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Us

LISTS

The Abominable Act: Depictions of Gay Sex in Horror Film

You shall not lie with a male as with a woman; it is an abomination. -Leviticus 18:22 (KJV). Where does queerness reside? Is it in the labels we use to describe ourselves? The clothes and cosmetics we wear? The politics we espouse? Is it a feeling we carry or a…

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FEATURES

‘Parasite’ Review: A Parasite for Sore Eyes

“That’s your plan?” Kim family patriarch Ki-taek asks a man who desires nothing from life but to live unseen in a bunker under the earth. Tough talk for a guy whose entire family pulled an intricate grift on the filthy rich Park household with the nefarious goal of… being the…

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REVIEWS

The Terror: Infamy, ‘Into the Afterlife’ Review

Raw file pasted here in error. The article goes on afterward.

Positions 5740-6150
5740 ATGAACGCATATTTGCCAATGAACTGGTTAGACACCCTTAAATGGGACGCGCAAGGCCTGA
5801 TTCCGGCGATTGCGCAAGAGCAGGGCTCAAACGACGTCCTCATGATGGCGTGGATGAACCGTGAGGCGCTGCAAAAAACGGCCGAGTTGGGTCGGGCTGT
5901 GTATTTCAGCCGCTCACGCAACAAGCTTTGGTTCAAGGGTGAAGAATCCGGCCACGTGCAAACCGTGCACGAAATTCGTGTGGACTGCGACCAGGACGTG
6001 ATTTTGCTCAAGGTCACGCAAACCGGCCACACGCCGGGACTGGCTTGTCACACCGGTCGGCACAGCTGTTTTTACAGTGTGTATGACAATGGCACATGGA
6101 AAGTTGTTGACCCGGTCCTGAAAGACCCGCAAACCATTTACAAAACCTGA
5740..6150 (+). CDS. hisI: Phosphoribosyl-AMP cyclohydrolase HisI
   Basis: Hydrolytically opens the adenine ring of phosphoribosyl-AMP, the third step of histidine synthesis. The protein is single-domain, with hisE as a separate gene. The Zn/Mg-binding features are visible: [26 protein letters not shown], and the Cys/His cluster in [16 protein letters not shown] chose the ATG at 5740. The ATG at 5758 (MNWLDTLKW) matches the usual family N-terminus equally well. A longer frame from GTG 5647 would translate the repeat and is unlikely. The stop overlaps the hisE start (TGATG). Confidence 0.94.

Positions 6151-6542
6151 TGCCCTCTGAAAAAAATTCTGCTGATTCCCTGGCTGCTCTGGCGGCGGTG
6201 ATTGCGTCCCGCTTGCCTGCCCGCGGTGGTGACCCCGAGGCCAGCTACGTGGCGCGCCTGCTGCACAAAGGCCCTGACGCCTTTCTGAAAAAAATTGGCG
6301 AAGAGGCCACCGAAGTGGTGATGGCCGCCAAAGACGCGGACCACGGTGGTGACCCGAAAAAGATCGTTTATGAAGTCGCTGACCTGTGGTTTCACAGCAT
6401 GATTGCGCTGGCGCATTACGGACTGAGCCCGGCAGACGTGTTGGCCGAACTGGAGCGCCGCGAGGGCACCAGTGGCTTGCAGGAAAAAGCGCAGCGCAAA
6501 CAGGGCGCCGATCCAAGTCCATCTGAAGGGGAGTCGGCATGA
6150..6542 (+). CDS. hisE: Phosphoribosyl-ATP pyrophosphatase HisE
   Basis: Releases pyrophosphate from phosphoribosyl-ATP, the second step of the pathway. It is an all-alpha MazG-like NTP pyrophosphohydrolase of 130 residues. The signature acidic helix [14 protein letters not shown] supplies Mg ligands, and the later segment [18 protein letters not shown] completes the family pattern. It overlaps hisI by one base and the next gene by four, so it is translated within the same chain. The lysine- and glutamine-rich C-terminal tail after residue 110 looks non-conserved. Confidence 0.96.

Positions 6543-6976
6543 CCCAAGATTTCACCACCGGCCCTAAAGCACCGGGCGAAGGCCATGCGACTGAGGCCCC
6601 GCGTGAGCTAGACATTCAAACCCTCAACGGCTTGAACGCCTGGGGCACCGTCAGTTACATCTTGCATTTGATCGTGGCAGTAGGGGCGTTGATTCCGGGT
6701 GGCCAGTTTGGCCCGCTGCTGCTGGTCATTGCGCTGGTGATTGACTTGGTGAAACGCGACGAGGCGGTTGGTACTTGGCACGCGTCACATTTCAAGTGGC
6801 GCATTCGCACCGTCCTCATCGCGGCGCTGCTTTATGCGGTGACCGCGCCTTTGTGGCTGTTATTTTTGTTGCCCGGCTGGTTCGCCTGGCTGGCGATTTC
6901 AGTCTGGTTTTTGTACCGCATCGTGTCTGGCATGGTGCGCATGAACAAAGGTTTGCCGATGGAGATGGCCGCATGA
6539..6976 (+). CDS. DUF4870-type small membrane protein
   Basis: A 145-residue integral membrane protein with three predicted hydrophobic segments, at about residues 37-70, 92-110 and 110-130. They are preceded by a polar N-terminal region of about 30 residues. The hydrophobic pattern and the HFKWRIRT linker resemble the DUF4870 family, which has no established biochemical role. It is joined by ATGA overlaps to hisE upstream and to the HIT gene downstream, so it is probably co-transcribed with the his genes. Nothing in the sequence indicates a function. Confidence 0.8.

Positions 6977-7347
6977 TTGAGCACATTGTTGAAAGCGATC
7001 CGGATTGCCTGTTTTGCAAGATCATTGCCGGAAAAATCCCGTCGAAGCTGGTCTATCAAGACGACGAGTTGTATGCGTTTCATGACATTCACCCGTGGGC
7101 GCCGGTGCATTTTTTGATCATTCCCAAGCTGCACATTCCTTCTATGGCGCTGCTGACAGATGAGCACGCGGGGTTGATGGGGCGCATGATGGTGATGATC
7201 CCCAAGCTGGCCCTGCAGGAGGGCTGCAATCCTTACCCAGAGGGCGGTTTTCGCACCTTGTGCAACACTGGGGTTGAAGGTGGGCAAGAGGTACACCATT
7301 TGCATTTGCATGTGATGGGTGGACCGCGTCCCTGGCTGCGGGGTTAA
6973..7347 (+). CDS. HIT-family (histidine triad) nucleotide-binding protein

“I married in Hiroshima,” says the ghost of Yamato-san’s childhood friend. He goes on to describe his life there, his children and grandchildren, the arrival of his first great grandchild. Yamato-san peers around him and sees those people standing silently in single file behind his friend like the other man’s…

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REVIEWS

El Camino is a Long Episode of Breaking Bad, and That’s Fine

El Camino is a very long episode of Breaking Bad. It makes no pretension toward being anything else, and the result is the kind of good-looking, understated thriller you don’t see much of anymore. It may not have as much to say as its most obvious “get the cash and…

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The Terror: Infamy, ‘Come and Get Me’ Review

“Chester has a plan,” his mother Asako says confidently. “He always does.” One wonders what show she’s been watching. It’s hard to think of a character in recent memory who more transparently has no clue what he’s doing at any given moment, lurching from plot to plot and life to…

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The Terror: Infamy, 'Come and Get Me'

REVIEWS